I have a short 60 fps video which I'd like to turn into a GIF file. I run

ffmpeg -i foo.flv foo.gif

and it produces a GIF file. Great!

The only problem is that the motion in the produced GIF video is janky and uneven. If I use another tool, I can see that FFmpeg has created a video where the first frame is 10 ms long, the second 20 ms, the third 20 ms, and then it repeats like that: 10 ms, 20 ms, 20 ms. If I use another tool to smooth it out to an even 16 ms for each frame (without changing the frame contents), the result looks beautiful.

Why is FFmpeg doing this? How can I ask it to write a GIF file that requests an even 16 ms per frame instead, so that I don't need to use a second tool?

I have now seen this related question asking whether 60 fps GIF videos even exist, but it doesn't address the question of how to ask FFmpeg to change its behavior. Additionally, it raises a new question: if 16ms is not a time that GIF can represent, what is the other tool I'm using doing, and why does it work well?

  • 1
    but it doesn't address the question of how to ask ffmpeg to change its behavior. --> that's what my answer in that thread does.
    – Gyan
    Jul 15, 2019 at 13:24
  • 1
    @Gyan Interesting. I read your answer as describing how to get it to do what it appears to already be doing: getting 60fps by choosing 10ms, 20ms, 20ms. In particular, the chunk of code if(not(mod(N,3)),PREV_OUTPTS+1,PREV_OUTPTS+2) looks to me like just what you would want for generating that 1-2-2 pattern. Am I wrong? Jul 15, 2019 at 13:29
  • Mine creates a 2-2-1 pattern. If you omit the filter, ffmpeg will make a uniform 2-1-2 pattern if the input is a constant frame-rate input, but it could lead to an irregular pattern in some run of frames if it's not.
    – Gyan
    Jul 15, 2019 at 13:39
  • @Gyan Okay. As described in the question, the theoretically optimal pattern turns out to be practically suboptimal (in part, perhaps, because viewers screw things up as described in Ilmari Karonen's comment below); so this question is about getting ffmpeg to produce a gif with a constant framerate, which your answer does not do. Jul 15, 2019 at 13:47
  • Of course not, a 60 fps CFR GIF is not possible, since 100/6 seconds cannot be represented precisely. My answer starts, this is the basic format to emulate a rolling average of 60 fps
    – Gyan
    Jul 15, 2019 at 14:26

1 Answer 1


As discussed at Do 60 FPS GIF's actually exist? Or is the maximum 50 FPS?, the resolution of frame times in GIF is 10ms, so a nice even 16ms per frame is not possible. So the answers to the questions, in order, are:

Why is ffmpeg doing this?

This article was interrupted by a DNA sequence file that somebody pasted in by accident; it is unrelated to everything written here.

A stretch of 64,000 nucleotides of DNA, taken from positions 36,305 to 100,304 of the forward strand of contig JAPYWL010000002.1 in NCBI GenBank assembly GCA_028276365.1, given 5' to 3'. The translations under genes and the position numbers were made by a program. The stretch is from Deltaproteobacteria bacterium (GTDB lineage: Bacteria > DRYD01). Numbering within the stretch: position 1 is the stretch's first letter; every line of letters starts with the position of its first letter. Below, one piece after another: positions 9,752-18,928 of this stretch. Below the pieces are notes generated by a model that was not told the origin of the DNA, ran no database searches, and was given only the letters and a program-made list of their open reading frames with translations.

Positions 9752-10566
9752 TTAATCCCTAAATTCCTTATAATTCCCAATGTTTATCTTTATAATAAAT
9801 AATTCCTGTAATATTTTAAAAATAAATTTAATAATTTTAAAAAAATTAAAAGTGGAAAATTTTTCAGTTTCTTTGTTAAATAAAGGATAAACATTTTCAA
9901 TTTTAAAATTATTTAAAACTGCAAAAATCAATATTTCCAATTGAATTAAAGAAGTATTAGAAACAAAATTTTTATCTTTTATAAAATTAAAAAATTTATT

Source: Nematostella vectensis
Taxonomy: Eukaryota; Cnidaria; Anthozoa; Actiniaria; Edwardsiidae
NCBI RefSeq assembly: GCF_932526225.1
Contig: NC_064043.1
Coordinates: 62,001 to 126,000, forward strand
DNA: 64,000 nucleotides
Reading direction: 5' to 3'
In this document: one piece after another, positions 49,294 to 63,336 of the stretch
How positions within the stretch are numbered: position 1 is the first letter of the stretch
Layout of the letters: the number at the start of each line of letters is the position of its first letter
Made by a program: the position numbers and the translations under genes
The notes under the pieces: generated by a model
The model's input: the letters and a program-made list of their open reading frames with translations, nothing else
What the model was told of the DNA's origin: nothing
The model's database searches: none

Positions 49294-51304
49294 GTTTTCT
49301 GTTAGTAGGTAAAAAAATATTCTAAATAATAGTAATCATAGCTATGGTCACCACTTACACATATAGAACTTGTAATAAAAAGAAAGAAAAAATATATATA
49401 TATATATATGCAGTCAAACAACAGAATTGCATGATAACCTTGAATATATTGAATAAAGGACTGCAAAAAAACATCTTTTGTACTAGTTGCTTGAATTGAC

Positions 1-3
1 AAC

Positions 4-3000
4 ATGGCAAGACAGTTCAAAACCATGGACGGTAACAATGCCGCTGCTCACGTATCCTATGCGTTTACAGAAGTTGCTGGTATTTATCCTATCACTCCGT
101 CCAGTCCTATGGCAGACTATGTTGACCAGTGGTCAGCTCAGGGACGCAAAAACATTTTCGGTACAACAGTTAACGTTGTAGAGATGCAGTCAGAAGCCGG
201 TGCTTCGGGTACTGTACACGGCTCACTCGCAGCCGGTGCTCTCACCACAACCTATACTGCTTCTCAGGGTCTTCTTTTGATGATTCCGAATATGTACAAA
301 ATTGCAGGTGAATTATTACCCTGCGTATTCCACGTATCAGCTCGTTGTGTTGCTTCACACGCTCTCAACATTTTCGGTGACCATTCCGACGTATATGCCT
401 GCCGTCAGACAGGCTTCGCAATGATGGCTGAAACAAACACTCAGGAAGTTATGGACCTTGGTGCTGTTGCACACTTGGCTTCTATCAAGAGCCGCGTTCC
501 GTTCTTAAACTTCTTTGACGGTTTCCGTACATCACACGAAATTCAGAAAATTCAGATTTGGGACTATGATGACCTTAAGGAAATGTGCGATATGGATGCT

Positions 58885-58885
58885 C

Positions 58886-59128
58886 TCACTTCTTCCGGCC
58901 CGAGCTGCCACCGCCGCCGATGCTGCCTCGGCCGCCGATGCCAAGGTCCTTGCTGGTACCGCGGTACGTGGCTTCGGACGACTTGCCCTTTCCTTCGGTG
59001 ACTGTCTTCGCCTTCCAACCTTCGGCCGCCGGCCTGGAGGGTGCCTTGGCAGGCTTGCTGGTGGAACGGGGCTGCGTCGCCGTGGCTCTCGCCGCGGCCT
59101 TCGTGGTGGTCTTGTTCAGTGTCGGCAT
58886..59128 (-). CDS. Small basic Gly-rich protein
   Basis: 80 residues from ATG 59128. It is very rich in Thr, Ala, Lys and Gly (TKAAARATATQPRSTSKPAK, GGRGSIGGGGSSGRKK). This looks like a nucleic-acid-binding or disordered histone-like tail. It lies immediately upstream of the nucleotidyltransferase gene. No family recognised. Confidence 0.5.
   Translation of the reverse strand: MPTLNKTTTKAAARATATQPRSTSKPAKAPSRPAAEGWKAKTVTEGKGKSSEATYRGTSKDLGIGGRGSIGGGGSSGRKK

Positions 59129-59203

Because 10+20+20 gets you 60fps on average, and is the most precise approximation with that property that can be represented within the constraints of the GIF format.

How can I ask it to write a gif that requests an even 16ms per frame instead, so that I don't need to use a second tool?

You can't, because the gif format can't represent that. But I've found that asking it to make a 50fps video -- which can be exactly represented in the GIF format -- produces nice smooth results. This can be done with:

ffmpeg -i foo.flv -vf fps=50 foo.gif

This uses nearest-neighbor temporal interpolation to choose which frame to transfer to the output.

If 16ms is not a time that gif can represent, what is the other tool I'm using doing, and why does it work well?

The other tool I was using was GIMP, and its choice is to round each frame to the nearest representable size, so it was silently changing my requested 16ms/frame to 20ms/frame. It probably works well because my poor human eyes can't tell that everything was happening just slightly too slowly to be correct; only that motions were happening smoothly instead of at unusually-spaced intervals.

  • 12
    A word or two about what gif format can represent and what the constrains of gif format really are would improve this answer.
    – Mołot
    Jul 15, 2019 at 8:59
  • 12
    Note that, for historical compatibility reasons, many browsers will treat GIF frame delays of less than 20 ms as if they were 100 ms instead (and some may even do this for any delay less than 60 ms!). So you should never go above 50 fps, and for maximum compatibility, keep your GIF animations below 100 / 6 = 16.67 fps. Jul 15, 2019 at 10:32
  • 1
    @Gyan That sounds like nearest-neighbor temporal interpolation to me! Glad to know the precise behavior; I'll update the answer to mention it. Jul 15, 2019 at 13:48
  • 1
    @Gyan No, that's precisely what nearest-neighbor iterpolation is: en.wikipedia.org/wiki/Nearest-neighbor_interpolation
    – mbrig
    Jul 15, 2019 at 15:39
  • 1
    Something you may want to add to your answer: If you want to use a different frame interpolation algorithm then you can use the framerate (linear) or minterpolate (motion compensation, slow) filters. At least with a new enough ffmpeg.
    – derobert
    Jul 17, 2019 at 17:19

Your Answer

By clicking “Post Your Answer”, you agree to our terms of service, privacy policy and cookie policy

Not the answer you're looking for? Browse other questions tagged or ask your own question.